Wednesday, October 14, 2015

Micah Commentary in the Septuagint Commentary Series

Brill was kind enough to send me Prof. W. Edward Glenny's latest contribution to the Septuagint Commentary Series, edited by Stanley Porter, Richard Hess, and John Jarick.  This third volume offered up by Dr. Glenny is a commentary on LXX-Micah.  Since this is a commentary on the LXX-Minor Prophets, Ed's volumes have now covered, respectively, Hosea, Amos, and now Micah (see this simple list of differing orders of the minor Prophets).

Ed has become a mentor to me in many ways, but primarily though his writing and through our personal time spent together at ETS/SBL and when we both happen to be in Cambridge.  I am very excited to receive this volume and to read Ed's latest contribution to our understanding of the LXX-Minor Prophets.

This is not a proper review of the book.  That will come later.  But a few superficial observations will give a little insight into the volume.

First, this volume is the longest of the three (220 pp).  Though about the same length as the first two, it is 58 pages longer than Amos (162) and 59 pages longer than Hosea (161) when the LXX-Minor Prophets intro is deducted from the Hosea volume (no other commentary on the LXX-MPs includes this intro).  This is notable, since this goes in the opposite direction of the verse count for each book: Hosea (197), Amos (146), Micah (105).  But, in the end, certain issues take up different allotments of space.  And careful exegesis of these LXX texts is needed!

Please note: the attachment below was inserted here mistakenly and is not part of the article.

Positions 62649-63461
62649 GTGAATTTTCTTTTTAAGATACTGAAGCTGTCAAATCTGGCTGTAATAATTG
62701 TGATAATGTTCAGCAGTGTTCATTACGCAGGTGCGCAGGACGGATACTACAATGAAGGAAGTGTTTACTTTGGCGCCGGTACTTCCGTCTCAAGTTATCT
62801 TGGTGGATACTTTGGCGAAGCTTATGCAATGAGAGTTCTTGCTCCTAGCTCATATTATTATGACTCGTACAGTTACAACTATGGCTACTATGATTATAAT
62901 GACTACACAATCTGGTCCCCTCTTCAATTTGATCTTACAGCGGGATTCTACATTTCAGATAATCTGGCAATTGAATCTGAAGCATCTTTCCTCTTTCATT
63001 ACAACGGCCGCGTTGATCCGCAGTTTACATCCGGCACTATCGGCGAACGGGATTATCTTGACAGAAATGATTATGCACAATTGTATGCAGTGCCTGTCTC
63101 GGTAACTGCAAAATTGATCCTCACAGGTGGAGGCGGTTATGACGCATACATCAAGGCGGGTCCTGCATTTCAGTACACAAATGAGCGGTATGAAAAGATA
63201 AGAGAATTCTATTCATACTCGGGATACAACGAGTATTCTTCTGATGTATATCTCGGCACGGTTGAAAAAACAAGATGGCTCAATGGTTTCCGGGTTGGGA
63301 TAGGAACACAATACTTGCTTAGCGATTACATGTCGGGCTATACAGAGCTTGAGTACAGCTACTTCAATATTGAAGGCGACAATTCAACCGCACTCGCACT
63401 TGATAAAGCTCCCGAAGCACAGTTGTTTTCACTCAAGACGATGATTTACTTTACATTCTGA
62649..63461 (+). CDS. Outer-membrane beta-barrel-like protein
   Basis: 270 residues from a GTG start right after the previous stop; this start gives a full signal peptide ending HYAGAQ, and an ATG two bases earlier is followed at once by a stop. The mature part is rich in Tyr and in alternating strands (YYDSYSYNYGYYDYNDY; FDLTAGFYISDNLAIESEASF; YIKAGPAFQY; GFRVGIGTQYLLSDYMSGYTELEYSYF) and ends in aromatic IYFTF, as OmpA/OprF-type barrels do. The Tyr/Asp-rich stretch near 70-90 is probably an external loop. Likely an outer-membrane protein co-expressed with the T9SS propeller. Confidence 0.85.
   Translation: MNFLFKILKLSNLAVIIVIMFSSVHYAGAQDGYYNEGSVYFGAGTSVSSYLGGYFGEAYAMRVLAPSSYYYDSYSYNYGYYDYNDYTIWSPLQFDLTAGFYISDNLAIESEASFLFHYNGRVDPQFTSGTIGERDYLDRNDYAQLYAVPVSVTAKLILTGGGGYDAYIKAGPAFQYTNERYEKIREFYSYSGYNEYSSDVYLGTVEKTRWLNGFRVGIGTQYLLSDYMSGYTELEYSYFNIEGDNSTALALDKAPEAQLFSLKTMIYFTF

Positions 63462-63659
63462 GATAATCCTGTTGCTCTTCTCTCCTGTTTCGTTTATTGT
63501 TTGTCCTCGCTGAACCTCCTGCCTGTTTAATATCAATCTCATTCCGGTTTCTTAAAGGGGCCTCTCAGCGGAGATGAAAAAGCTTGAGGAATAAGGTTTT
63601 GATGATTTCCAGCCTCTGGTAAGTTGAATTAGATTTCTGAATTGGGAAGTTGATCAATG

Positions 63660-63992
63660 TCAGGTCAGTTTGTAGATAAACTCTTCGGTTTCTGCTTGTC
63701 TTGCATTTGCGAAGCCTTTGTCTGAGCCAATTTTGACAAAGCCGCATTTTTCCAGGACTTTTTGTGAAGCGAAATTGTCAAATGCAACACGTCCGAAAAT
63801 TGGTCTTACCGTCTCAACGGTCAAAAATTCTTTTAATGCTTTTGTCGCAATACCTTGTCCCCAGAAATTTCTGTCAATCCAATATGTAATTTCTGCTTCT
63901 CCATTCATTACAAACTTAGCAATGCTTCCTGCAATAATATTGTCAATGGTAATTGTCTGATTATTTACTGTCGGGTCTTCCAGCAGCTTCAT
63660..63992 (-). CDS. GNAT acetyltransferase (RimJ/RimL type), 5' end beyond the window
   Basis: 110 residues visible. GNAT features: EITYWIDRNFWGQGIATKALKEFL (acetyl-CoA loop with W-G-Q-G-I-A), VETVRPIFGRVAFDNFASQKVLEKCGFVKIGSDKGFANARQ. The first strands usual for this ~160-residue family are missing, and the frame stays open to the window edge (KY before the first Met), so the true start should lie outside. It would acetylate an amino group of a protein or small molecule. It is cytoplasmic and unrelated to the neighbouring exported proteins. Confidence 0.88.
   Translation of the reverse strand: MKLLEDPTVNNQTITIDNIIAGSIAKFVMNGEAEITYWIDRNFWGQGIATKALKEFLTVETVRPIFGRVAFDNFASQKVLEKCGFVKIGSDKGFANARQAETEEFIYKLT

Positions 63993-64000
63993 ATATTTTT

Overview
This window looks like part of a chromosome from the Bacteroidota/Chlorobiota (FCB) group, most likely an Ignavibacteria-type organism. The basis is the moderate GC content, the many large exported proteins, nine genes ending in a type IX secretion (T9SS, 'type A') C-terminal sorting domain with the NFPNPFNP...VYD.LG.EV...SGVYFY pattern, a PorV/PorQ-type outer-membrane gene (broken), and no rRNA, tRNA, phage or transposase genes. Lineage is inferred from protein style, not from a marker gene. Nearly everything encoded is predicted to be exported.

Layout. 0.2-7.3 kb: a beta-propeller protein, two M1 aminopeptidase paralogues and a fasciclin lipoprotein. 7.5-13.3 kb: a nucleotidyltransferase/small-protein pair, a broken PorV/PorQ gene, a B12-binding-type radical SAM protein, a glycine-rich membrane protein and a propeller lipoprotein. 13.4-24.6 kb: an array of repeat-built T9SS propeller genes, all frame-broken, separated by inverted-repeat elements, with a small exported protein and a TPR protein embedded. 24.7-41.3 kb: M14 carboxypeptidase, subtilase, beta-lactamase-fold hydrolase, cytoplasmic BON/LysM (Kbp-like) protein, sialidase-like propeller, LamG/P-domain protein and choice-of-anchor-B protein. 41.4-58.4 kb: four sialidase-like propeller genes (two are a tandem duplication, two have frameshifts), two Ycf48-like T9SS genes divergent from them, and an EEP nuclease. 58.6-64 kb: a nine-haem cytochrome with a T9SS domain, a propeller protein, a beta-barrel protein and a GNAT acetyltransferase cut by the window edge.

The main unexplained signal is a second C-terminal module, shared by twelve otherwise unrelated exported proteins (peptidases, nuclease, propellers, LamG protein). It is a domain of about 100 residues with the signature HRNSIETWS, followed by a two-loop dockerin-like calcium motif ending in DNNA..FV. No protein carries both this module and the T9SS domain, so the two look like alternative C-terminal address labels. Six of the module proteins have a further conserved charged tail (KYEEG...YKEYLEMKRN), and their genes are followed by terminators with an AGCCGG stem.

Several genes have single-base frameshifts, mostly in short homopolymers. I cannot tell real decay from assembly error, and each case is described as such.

Second, in line with the method of this series as laid out by the editors, this is a commentary specifically on the Vaticanus text of the LXX-MPs.  Ed's previous commentaries have been criticized for a lack of interaction with the Hebrew text.  Such a void of interaction may be due to the editors stated method, but it will be interesting to see how Ed responds to this specific criticism in his interpretation of the stated method for this series.

Third, and very superficially, Brill changed the cover material of these volumes from a cloth cover to a glossy hard cover, which seems to have allowed them to print information about the series, author, and specific volume on the back board of the book (a helpful feature not present on previous volumes).

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